From The Intercept
IT MADE FOR a tough juxtaposition. Late Monday night, CBS News reported that Bernie Sanders had just done exactly what many critics have long called on him to do: He asked his supporters to dial back the personal attacks on rivals in the Democratic primary and focus on substantial policy differences.
"We need a serious debate in this country on issues," Sanders said. "We don't need to demonize people who may disagree with us. ... I appeal to my supporters: Please, engage in civil discourse." He pointed out (rightly) that "we're not the only campaign that does it. Other people act that way as well." But he added, "I would appeal to everybody: Have a debate on the issues. We can disagree with each other without being disagreeable, without being hateful."
Then, early the following morning, the Hollywood Reporter sent out a press release about its new cover story with the subject line: "Hillary Clinton on 2016, her new doc and Bernie: 'Nobody likes him.'"
Inside were excerpts from a stunningly destructive interview in which Clinton obsessively picks every scab of the 2016 primary race and refuses to say that she would endorse Sanders if he wins the nomination, the very thing establishment Democrats falsely claim that Sanders did in 2016 (in fact, as the New Yorker reported, he campaigned tirelessly for her, sometimes doing three events a day).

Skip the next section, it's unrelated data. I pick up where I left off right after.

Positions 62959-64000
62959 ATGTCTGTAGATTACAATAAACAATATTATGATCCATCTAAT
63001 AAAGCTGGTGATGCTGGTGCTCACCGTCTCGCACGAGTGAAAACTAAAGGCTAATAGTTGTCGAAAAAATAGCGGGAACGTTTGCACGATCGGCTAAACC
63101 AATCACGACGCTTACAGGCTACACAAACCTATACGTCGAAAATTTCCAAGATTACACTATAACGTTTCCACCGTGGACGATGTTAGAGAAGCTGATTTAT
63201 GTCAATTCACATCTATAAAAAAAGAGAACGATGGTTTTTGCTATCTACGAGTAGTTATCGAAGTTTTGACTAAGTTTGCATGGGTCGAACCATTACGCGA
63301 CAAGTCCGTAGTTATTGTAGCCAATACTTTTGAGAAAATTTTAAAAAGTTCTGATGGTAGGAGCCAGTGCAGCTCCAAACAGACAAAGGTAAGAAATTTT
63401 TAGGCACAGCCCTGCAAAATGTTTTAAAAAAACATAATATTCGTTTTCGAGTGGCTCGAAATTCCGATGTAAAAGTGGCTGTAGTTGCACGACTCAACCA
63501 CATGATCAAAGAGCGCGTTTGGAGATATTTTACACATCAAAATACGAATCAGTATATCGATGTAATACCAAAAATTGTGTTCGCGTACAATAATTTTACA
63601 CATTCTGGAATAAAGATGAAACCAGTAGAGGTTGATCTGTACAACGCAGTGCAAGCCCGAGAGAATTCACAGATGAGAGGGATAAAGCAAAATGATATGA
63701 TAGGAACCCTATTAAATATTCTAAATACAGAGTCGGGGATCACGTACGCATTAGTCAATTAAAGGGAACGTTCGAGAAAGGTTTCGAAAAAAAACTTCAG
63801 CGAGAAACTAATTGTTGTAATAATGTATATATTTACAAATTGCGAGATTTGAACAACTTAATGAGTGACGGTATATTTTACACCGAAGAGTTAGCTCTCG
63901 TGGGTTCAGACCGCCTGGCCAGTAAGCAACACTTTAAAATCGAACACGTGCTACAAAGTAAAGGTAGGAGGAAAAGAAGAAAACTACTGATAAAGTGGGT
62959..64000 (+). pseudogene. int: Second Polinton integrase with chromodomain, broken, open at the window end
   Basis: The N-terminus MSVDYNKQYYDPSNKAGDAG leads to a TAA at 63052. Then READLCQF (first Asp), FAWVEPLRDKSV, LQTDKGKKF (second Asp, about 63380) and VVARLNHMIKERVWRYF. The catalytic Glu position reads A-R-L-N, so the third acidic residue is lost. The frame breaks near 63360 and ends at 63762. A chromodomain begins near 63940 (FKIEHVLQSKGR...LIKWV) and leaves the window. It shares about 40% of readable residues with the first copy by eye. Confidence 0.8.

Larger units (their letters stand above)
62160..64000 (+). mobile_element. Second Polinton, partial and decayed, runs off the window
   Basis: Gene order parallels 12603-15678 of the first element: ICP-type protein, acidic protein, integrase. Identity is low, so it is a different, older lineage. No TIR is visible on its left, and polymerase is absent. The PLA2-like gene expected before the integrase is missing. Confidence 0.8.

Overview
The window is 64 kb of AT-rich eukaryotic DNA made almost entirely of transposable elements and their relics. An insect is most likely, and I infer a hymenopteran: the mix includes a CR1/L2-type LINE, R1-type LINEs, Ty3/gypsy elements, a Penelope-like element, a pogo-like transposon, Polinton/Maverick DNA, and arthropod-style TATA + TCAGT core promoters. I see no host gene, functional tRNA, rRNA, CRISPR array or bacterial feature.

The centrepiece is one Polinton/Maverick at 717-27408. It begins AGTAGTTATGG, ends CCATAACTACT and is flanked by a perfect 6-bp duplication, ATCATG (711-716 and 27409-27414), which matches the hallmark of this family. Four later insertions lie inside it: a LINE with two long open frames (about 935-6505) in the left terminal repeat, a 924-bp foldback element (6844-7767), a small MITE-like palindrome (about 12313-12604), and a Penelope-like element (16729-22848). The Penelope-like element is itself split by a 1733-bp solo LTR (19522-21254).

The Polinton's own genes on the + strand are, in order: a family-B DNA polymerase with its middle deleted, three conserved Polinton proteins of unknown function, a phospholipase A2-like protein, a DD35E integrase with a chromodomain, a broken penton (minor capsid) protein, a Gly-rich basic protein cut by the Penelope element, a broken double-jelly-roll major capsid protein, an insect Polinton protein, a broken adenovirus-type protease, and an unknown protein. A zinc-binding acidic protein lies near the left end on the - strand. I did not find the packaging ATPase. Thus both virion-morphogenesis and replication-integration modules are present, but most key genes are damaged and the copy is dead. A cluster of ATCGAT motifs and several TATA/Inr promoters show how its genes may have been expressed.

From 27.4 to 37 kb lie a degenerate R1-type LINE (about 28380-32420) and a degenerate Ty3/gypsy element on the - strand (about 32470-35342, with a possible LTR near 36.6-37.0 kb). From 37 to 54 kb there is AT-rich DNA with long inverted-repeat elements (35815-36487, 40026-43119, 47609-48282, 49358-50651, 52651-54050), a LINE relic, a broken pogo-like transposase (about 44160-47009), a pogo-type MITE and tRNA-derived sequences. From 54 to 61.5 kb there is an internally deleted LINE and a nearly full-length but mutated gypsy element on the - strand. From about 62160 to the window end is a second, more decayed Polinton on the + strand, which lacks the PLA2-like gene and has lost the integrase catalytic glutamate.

Within seconds, that 2016 primary feeling flooded my bloodstream. Screw what I had planned for the morning none of it felt as important as firing off a volley of rage tweets about Clinton, her staggering absence of self-awareness, and her outrageously revisionist history.
But I did something else instead. I blocked Twitter, chatted with my son about why he's such a Bernie fan ("He will beat Donald Trump"), and started writing about being on the Sanders campaign trail in Iowa and New Hampshire over the last couple months. Because among Sanders's steadily growing base of supporters, the mood is about as far from rage tweeting as you can get. In fact, despite the senator's reputation as a finger-waving grump, the more time I spend with the campaign, whether in small meetups or huge rallies, the more I am struck by the undercurrent of tenderness that runs through all these events. Surprisingly enough, the force that is bridging what at first seem like huge divides between multiracial urbanite Gen Z-ers and aging white farmers, between lifetime industrial trade unionists and hardcore climate organizers, between a Jewish candidate and a huge Muslim base is a culture of quiet listening.